A teardrop (or fillet) in printed circuit board (PCB) design refers to the rounded shape applied to the junction where a pad or via meets a trace on the PCB. The teardrop shape helps relieve mechanical stress at the junction during PCB fabrication and assembly, preventing potential cracks or breaks.
Why Use Teardrops?
Teardrops serve several key functions:
- Prevent cracks/breaks – Adds strength at the junction to prevent trace separation or pad lifting during fabrication and assembly due to mechanical or thermal stress.
- Improve solder flow – The rounded shape aids solder flow across the pad/trace junction, preventing insufficient fillets.
- Mitigate etching issues – Helps avoid potential etching faults at the junction during PCB fabrication.
Overall, teardrops improve PCB reliability and yield.
Teardrop Design Guidelines
There are several key guidelines to follow when adding teardrops in your PCB design:
Teardrops should be applied to:
- All pad/via to trace junctions
- Areas with acute trace angles
- Traces connected to large copper planes/polygons
- Width should be around 1.2 times the trace width
- Radius should be around 0.6 times the trace width
Typical teardrop dimensions:
|Trace Width||Teardrop Radius||Teardrop Width|
- Curved/rounded shape aids solder flow
- Pointed shapes can concentrate stress
There are two main styles of teardrops used in PCBs:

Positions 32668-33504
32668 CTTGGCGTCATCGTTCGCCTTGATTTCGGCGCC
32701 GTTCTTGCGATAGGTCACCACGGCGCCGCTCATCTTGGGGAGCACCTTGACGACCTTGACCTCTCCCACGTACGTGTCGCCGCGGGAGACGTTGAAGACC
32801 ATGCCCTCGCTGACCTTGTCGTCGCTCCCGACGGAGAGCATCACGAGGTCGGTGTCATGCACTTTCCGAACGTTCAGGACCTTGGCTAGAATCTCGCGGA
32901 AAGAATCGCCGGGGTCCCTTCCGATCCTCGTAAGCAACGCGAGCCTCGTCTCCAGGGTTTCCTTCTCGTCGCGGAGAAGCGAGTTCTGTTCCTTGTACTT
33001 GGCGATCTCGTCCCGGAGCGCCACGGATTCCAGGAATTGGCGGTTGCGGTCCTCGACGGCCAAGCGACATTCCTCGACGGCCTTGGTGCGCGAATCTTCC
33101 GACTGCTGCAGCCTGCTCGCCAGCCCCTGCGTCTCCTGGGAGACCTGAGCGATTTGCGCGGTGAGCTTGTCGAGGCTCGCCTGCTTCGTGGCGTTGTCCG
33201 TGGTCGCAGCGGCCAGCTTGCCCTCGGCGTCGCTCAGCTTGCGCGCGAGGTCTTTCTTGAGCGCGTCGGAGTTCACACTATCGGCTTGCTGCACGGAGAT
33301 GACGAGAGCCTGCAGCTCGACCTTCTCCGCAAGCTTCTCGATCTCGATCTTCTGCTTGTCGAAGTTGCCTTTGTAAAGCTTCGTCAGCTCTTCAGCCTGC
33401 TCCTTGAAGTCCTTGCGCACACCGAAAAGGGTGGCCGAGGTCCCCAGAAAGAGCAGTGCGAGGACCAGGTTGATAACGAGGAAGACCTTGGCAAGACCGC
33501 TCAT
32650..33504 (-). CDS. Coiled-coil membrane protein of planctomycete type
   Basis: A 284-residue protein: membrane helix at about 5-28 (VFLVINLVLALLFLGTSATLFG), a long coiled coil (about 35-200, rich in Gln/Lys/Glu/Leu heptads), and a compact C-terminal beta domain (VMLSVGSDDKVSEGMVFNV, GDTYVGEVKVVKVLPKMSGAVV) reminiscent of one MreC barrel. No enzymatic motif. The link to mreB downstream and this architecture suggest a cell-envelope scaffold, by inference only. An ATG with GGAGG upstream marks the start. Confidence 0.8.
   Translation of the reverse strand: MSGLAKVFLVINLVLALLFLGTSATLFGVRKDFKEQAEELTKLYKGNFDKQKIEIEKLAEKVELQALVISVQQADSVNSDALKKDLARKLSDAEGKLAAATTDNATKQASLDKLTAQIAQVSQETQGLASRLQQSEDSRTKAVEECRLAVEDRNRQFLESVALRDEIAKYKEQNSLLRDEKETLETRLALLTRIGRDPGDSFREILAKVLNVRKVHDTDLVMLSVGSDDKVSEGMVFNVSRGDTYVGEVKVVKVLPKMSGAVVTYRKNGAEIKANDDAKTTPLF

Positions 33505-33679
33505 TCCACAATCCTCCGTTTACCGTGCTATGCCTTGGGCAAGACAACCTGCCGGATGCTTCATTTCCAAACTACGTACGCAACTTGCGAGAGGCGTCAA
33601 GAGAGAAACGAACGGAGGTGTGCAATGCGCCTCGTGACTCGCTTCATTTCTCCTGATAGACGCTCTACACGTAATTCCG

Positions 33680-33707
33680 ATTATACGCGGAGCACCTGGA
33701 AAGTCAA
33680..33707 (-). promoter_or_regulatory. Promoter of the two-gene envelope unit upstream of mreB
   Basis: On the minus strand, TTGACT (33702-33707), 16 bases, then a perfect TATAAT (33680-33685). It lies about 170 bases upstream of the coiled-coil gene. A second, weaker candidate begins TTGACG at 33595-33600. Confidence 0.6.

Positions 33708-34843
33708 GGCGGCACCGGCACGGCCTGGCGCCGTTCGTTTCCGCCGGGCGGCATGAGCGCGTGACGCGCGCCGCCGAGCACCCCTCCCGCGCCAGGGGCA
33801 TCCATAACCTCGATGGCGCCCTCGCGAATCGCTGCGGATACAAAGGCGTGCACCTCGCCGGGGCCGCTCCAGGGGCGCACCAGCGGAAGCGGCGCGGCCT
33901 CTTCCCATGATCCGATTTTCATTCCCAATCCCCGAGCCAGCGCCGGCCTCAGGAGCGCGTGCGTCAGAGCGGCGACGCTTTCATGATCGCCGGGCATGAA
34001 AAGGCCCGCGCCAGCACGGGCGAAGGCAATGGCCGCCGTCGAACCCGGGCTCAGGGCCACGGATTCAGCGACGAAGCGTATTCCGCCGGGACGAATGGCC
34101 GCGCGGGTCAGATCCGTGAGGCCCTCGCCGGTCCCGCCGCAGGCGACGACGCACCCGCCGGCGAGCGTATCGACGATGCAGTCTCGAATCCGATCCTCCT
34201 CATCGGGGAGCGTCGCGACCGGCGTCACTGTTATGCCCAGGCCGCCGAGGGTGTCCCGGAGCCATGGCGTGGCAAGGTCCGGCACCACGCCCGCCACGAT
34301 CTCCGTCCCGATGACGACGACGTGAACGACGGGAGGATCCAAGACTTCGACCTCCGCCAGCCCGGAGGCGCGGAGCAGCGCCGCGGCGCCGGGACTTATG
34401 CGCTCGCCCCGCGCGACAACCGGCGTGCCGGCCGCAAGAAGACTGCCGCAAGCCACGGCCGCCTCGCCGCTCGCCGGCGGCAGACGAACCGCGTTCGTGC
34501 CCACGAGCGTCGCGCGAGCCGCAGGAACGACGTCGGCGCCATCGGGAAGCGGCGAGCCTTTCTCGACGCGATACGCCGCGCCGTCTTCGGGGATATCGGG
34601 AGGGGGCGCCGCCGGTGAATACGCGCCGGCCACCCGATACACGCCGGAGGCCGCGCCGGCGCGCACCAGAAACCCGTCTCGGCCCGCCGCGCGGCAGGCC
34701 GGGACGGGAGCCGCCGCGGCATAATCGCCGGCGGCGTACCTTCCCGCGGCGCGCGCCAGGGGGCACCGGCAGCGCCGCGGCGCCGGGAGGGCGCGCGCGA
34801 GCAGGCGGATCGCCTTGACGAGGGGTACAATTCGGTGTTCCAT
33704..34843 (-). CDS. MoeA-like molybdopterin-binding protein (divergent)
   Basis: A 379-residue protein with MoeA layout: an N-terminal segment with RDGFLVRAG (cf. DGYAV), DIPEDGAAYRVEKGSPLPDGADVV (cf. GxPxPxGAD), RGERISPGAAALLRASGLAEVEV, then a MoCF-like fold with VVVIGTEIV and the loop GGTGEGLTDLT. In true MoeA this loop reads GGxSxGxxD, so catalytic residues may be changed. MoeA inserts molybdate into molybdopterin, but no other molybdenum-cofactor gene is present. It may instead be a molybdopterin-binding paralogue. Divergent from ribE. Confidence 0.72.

- Most common style
- Features a rounded, circular shape
- Allows smooth solder fillet flow
- Relieves stress effectively
- Angled, multi-sided shape
- Can produce sharp points causing stress concentration
- Not used as often due to potential reliability risks
In most cases, standard round teardrops provide the best performance and reliability. The curved shape prevents stress points while enabling better solder fillet formation.
Applying teardrops manually can be extremely tedious and time-consuming in complex, high-density PCB designs.
Altium Teardrop Feature
- Insert teardrops based on design rules
- Control size, shape, and other parameters
- Update teardrops easily as design evolves
This automation capability vastly simplifies teardrop implementation while ensuring adherence to size/spacing requirements.
Teardrop Design Rules
When defining teardrops for automated insertion, there are some key design rule parameters:
|Minimum Radius||Sets lower radius limit||0.15mm|
|Maximum Radius||Sets upper radius limit||0.3mm|
|Width||Dictates teardrop width||1.5 x Trace Width|
|Layer||Defines teardrop insertion by layer||Top Layer, All Layers|
|Net||Assigns teardrops by net class||Power, Signal, Ground|
These rules govern the shape, size, location and other properties of the inserted teardrops. Constraints can be set independently per net class as needed.
While extremely useful, there are some limitations with teardrops to consider:
Potential DFM issues
- Excessive teardrops can lead to minimum spacing violations
- Can cause problems with cavity definition in some advanced PCB fab processes
- Teardrops increase local thermal mass compared to thin traces
- Can potentially impact cooling performance in high power designs
- Adding teardrops late in routing process often fails due to lack of free space
- Router may struggle to achieve 100% completion with larger teardrops